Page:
Fear not. The Dec. 10 one-man filibuster that propelled Sen. Bernie Sanders (I) to folk-hero status on the left is about to be published for the ages.
That’s right. The Vermont socialist’s eight-and-a-half-hour attack on tax cuts for the rich will be released by Nation Books in mid-February, with an e-book edition available Jan. 28. It will be titled, “The Speech: A Historic Filibuster on Corporate Greed and the Decline of Our Middle Class.”
“The speech — published in its entirety, with an original introduction by the Senator — is more than a critique of a particular piece of legislation,” notes the press release from the publisher. “It is a dissection of the collapse of the American middle class, a well-researched attack on corporate greed, and a plea for a fundamental change in national priorities.”
The fame associated with the speech already helped Sanders, who is up for re-election in 2012, raise tens of thousands of dollars. The speech also earned a fun nickname: “Filibernie.” And the number of his social media followers spiked sharply after the lengthy address, during which he wasn’t allowed to use the bathroom or even sit down.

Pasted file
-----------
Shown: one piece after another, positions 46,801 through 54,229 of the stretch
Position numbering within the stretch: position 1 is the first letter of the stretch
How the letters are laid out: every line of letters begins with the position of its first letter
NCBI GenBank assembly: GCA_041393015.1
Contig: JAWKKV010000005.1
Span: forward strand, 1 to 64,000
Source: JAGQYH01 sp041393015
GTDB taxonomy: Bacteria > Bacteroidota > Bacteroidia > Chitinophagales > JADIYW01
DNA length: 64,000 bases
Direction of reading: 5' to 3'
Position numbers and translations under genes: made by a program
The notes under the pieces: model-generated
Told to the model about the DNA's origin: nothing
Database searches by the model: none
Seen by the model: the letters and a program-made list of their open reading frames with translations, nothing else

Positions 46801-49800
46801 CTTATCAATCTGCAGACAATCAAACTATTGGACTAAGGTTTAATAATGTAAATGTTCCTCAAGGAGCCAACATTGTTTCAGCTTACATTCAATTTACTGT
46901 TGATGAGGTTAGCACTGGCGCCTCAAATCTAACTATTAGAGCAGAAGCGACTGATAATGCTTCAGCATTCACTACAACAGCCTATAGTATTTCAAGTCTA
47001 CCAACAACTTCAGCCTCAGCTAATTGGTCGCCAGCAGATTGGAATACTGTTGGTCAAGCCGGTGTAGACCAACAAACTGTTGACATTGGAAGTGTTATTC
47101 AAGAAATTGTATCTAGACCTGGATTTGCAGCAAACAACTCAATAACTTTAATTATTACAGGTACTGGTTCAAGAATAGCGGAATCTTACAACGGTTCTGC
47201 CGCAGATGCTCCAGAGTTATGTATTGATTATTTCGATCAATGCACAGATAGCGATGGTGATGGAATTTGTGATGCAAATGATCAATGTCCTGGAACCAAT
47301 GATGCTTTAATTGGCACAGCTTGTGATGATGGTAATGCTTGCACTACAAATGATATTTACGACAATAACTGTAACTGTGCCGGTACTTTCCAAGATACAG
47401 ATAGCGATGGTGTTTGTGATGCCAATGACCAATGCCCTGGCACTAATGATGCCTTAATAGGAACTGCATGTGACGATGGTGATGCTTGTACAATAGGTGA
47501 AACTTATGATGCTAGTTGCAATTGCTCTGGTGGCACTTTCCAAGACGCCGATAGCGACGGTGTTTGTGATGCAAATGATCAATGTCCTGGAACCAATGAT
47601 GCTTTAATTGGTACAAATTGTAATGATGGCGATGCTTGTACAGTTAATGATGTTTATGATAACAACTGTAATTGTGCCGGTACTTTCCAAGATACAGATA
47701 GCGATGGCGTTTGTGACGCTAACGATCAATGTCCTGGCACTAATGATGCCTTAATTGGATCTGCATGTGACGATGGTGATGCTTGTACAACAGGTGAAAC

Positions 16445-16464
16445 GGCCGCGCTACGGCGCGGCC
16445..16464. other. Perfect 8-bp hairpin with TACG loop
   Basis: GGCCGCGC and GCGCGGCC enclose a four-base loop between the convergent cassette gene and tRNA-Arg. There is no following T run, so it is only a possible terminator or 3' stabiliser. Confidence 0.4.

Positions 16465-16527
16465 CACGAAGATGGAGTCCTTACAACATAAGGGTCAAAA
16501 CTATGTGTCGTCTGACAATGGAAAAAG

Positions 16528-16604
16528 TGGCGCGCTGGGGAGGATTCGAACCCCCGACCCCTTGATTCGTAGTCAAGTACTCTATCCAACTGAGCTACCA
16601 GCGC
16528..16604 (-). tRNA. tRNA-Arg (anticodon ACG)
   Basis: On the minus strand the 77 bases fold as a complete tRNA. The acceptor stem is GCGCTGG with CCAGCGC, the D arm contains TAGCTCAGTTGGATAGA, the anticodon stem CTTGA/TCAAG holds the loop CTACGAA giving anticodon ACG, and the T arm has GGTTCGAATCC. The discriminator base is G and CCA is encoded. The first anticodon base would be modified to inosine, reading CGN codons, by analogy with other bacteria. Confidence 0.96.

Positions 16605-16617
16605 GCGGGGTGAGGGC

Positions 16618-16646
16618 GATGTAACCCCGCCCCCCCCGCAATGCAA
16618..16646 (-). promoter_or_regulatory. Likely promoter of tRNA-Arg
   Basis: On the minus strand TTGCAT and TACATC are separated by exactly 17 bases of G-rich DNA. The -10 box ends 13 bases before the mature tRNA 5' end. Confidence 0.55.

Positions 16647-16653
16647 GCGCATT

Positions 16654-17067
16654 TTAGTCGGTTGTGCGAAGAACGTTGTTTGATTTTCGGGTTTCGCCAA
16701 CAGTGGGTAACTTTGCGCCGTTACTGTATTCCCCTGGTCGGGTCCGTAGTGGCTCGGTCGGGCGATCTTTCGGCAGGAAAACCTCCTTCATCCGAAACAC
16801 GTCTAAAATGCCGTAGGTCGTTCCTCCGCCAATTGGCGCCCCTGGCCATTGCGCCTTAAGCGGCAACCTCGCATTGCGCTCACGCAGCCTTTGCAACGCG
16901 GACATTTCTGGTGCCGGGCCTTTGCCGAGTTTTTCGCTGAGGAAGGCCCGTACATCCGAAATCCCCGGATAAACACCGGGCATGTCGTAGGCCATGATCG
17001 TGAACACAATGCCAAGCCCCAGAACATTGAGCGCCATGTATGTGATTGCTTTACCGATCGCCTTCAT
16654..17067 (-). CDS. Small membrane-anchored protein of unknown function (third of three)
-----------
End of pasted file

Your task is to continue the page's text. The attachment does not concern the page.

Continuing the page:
“The very strong response to my speech tells me that there is a hunger all over America for a discussion about economic truths, for a counterattack on the ferocious assaults that are taking place against working families, and for a practical plan on how we can reverse the obscene politics that favor the rich over the middle class and the disadvantaged in our nation,” Sanders said in a statement about the book. “If my speech helped educate people about some of these issues, made them aware that they’re not alone in their concerns on their pain, and pointed a way to the future, it was well worth it.”
Terri Henderson, 6, center, whose mother is El Salvador, attends a rally with members of Congress at Union Station's Columbus Circle to announce the Restore Opportunity, Strengthen, and Improve the Economy (ROSIE) Act on July 29, 2014. The legislation provides incentives for government contractors to pay a living wage and other benefits that would help low-income workers.